Grand Challenges in the Design, Manufacture, and Operation of Future Wind Turbine Systems
- 1National Renewable Energy Laboratory, Golden, Colorado, 80401, USA
- 2Technical University of Munich, Garching b. München, 85748, Germany
- 3University of Texas, Austin, Texas, 78712, USA
- 4University of Wyoming, Laramie, Wyoming, 82071-2000, USA
- 5University of Colorado Boulder, Boulder, Colorado, 80309-0425, USA
- 6Sandia National Laboratories, Albuquerque, New Mexico, 87185, USA
- 7Siemens Gamesa Renewable Energy, Inc., Orlando, Florida, 32826, USA
- 8Technical University of Denmark, Roskilde, 4000, Denmark
- 9Università degli Studi di Firenze, Firenze, 50139, Italy
- 10University of Massachusetts, Amherst, Massachusetts, 01003, USA
- 11TPI Composites, Warren, Rhode Island, 02885, USA
Abstract. Wind energy is foundational for achieving 100 % renewable electricity production and significant innovation is required as the grid expands and accommodates hybrid plant systems, energy-intensive products such as fuels, and a transitioning transportation sector. The sizable investments required for wind power plant development and integration make the financial and operational risks of change very high in all applications, but especially offshore. Dependence on a high level of modeling and simulation accuracy to mitigate risk and ensure operational performance is essential. Therefore, the modeling chain from the large-scale inflow down to the material microstructure, and all the steps in between, needs to predict how the wind turbine system will respond and perform to allow innovative solutions to enter commercial application. Critical unknowns in the design, manufacturing, and operability of future turbine and plant systems are articulated and recommendations for research action are laid out.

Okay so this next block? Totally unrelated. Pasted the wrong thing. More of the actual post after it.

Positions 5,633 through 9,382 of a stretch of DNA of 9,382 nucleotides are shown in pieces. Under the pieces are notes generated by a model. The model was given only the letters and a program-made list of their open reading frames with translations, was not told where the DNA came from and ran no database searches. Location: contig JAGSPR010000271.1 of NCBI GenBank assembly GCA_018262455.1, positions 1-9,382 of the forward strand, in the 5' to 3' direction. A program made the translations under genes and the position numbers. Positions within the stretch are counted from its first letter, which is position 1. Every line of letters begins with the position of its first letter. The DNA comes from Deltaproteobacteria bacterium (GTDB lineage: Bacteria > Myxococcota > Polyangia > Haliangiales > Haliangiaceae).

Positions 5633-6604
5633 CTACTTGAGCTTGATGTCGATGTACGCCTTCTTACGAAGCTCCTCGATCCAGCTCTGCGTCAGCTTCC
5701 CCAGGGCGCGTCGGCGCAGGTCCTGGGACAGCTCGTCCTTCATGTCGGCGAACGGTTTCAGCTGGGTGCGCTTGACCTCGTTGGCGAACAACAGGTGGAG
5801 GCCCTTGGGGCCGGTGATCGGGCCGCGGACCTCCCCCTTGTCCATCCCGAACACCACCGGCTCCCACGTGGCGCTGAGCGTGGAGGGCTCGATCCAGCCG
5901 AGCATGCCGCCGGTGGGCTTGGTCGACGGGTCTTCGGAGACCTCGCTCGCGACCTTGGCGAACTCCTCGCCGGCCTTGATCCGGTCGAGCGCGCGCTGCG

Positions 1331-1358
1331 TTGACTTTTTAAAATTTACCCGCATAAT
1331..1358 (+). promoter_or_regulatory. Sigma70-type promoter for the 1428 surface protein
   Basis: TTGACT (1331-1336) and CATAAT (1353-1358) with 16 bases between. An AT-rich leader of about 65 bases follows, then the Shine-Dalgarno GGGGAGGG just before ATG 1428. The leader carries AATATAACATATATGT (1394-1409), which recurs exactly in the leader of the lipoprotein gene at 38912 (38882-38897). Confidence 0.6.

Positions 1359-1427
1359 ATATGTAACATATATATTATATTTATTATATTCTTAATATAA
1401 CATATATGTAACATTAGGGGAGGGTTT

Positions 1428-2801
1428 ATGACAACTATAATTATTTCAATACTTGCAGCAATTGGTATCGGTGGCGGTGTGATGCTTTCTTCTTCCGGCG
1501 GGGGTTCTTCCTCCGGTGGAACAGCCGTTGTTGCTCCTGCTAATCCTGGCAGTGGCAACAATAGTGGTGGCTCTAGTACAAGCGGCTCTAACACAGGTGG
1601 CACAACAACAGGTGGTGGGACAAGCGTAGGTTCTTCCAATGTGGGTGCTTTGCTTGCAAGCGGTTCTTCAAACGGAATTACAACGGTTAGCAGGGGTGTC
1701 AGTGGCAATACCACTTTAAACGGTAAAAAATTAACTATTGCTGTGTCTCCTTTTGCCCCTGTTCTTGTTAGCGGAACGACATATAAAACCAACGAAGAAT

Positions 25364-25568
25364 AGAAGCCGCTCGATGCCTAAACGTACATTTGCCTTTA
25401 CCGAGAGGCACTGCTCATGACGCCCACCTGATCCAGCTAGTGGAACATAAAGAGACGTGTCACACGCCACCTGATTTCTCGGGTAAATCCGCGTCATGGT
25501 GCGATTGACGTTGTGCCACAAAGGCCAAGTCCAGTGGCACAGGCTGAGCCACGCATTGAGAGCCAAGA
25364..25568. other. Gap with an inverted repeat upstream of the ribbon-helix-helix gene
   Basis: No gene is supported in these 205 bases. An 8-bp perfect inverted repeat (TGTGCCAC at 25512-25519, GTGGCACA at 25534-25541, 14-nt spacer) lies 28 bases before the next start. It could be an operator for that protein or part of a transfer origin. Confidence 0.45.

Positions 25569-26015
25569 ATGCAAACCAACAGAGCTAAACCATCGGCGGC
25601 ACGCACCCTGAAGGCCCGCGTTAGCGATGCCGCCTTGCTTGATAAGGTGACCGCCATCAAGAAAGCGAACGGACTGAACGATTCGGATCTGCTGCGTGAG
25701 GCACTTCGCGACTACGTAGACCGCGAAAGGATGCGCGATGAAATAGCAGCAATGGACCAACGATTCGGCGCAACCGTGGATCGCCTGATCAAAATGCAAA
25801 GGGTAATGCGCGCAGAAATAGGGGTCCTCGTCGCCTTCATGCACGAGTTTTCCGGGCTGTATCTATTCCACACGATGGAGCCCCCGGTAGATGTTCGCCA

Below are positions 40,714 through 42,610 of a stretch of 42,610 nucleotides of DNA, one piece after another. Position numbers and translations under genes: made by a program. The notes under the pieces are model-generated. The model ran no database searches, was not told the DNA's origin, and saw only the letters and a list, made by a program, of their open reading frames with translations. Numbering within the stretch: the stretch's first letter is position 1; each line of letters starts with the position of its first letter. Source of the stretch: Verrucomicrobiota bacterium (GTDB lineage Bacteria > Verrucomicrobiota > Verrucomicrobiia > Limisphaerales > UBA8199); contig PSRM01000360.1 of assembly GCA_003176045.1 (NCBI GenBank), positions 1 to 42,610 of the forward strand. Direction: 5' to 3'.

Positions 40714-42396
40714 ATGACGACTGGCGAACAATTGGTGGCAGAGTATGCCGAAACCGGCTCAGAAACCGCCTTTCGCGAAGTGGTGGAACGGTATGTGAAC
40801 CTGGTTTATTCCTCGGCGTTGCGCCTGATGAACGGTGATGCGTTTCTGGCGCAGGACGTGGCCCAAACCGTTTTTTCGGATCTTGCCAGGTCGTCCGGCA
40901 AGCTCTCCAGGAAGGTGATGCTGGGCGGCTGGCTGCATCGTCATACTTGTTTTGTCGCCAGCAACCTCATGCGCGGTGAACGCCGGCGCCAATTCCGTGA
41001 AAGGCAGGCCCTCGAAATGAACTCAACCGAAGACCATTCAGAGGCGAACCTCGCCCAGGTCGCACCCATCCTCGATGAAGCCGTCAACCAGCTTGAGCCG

This article focuses on the many unknowns that affect the ability to push the frontiers in the design of turbine and plant systems. Modern turbine rotors operate through the entire atmospheric boundary layer, outside the bounds of historic design assumptions, which requires reassessing design processes and approaches. Traditional aerodynamics and aeroelastic modeling approaches are pressing against the boundaries of applicability for the size and flexibility of future architectures and flow physics fundamentals. Offshore turbines have additional motion and hydrodynamic load drivers that are formidable modeling challenges requiring innovation. Uncertainty in turbine wakes complicates both structural loading and energy production estimates and requires advances in plant operations and flow control to achieve full energy capture and load alleviation potential. Opportunities in co-design can bring controls upstream into design optimization if captured in design-level models of the physical phenomena. It is a research challenge to integrate improved materials into the manufacture of ever-larger components while maintaining quality and reducing cost. High-performance computing used in high-fidelity, physics-resolving simulations offer opportunities to improve design tools through artificial intelligence and machine learning. Finally, key recommended actions needed to continue the progress of wind energy technology toward even lower cost and greater functionality are summarized.
Paul Veers et al.
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Paul Veers et al.
Paul Veers et al.
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